Opinion: We can’t afford to turn our backs on victims of mental illness

By Lacey Berumen

As a special committee of Congress takes on the important mission of reducing our countrys federal deficit, we must not lose sight of the need to protect some of our nations most vulnerable citizens those suffering from mental illness. Congress understandably will have to make some tough choices, but it also must set priorities.

On the heels of Mental Illness Awareness Week, observed earlier this month, the National Alliance on Mental Illness in Colorado is imploring Congress to oppose cuts to Medicare and Medicaid that could imperil the estimated 195,000 Coloradans living with mental illness. This special week, which is intended to raise awareness of the millions of Americans who struggle daily with mental illness, seems all the more relevant this year as Congress is poised to take action that could harm so many Coloradans.

The Congressional Joint Select Committee on Deficit Reduction or supercommittee, set up by federal debt-ceiling legislation that was recently enacted, must come up with an additional $1.2 trillion in deficit cuts by Nov. 23. All health care programs are potentially at risk, and Medicaid and Medicare may become prime targets.

The federal Medicare and Medicaid programs make it possible for many people with mental illness to get the essential treatments and medications they need. Clearly, if the supercommittee recommends deep cuts to Medicare and Medicaid, those victims of mental illness will become victims of the budget ax as well. We cannot let this happen; our society cannot in good conscience turn our backs on them.

Of course, we must rein in federal spending, but jeopardizing those with debilitating mental illness, to say nothing of the many elderly and underprivileged in general who are dependent on these two federal programs, wont solve the deficit crisis.

Moreover, safeguarding Medicare and Medicaid actually makes fiscal sense, especially amid federal budget constraints. That is because these cornerstones of American health coverage provide preventative care by allowing patients to fend off more serious, and costly, conditions later on.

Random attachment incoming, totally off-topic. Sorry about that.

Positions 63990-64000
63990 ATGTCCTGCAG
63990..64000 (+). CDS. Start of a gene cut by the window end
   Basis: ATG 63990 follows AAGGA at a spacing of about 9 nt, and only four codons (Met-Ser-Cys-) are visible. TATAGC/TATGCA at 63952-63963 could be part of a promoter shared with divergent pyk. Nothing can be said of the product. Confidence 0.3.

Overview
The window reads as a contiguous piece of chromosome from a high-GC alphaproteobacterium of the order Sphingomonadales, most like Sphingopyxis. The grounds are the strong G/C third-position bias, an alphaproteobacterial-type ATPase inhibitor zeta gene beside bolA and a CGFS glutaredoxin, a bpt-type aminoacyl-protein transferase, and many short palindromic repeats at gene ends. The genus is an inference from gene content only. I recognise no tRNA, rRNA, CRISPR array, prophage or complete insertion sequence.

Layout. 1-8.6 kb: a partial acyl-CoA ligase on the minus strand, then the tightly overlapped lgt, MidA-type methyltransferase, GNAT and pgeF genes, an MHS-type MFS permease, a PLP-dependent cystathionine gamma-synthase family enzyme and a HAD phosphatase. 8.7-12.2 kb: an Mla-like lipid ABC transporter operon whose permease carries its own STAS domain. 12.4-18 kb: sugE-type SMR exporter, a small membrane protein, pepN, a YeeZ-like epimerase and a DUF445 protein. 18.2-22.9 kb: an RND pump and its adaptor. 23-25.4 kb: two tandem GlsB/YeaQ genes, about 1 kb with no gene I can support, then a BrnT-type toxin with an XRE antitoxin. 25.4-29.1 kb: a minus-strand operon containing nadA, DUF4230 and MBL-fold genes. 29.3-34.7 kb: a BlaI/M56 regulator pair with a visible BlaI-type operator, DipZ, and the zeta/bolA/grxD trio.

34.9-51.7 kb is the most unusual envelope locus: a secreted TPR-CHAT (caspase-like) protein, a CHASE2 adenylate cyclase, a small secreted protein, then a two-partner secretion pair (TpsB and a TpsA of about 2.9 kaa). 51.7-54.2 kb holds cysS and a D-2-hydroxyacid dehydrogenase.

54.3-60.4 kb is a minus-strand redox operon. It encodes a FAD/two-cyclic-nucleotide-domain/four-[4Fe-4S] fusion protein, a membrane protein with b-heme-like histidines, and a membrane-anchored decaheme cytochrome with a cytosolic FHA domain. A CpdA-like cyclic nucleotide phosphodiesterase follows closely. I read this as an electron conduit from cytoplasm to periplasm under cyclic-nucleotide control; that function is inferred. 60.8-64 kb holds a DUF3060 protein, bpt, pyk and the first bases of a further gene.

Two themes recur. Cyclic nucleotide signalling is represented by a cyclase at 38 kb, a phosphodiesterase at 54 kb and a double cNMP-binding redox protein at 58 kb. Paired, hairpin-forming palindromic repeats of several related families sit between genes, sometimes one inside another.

According to a Harvard Medical School study, Medicare Part D alone reduces federal spending some $12 billion a year by giving elderly Americans access to medications that keep them out of the emergency room. The study found that Part D, which gives more than 29 million Americans access to prescription drugs at prices they can afford, has reduced other health care expenses especially costly inpatient care by about 10 percent per patient. Before the creation of Medicare Part D in 2006, many treatments were too expensive for as much as a third of the elderly population. While other health care costs continue to increase dramatically, Medicare Part D actually reduces health care expenditures.

Without Medicare Part D, many seniors would have to forego their prescriptions altogether. That would result in a greater burden on taxpayers for health care later.

That is why NAMI and 25 other national advocacy groups have sent a letter to members of the congressional supercommittee, urging it to protect Medicare specifically Part Ds prescription drug benefit as they look for ways to reduce federal spending before the November deadline.

Far from being a program our nation cannot afford, a cost container and lifesaver like Medicares Part D is one we cannot afford to do without.

For more information about deficit reduction efforts and what they mean for people living with serious mental illnesses, please visit: http://www.nami.org/Template.cfm?Section=Policy_News_and_Alerts&template=/ContentManagement/ContentDisplay.cfm&ContentID=124798.

Berumen is executive director of the National Alliance on Mental Illness in Colorado. NAMI Colorado is a grassroots, nonprofit organization providing support, education and advocacy for people living with mental illnesses and their families and friends.

Opinions communicated in Solutions represent the view of individual authors, and may not reflect the position of the University of Colorado Denver or the University of Colorado system.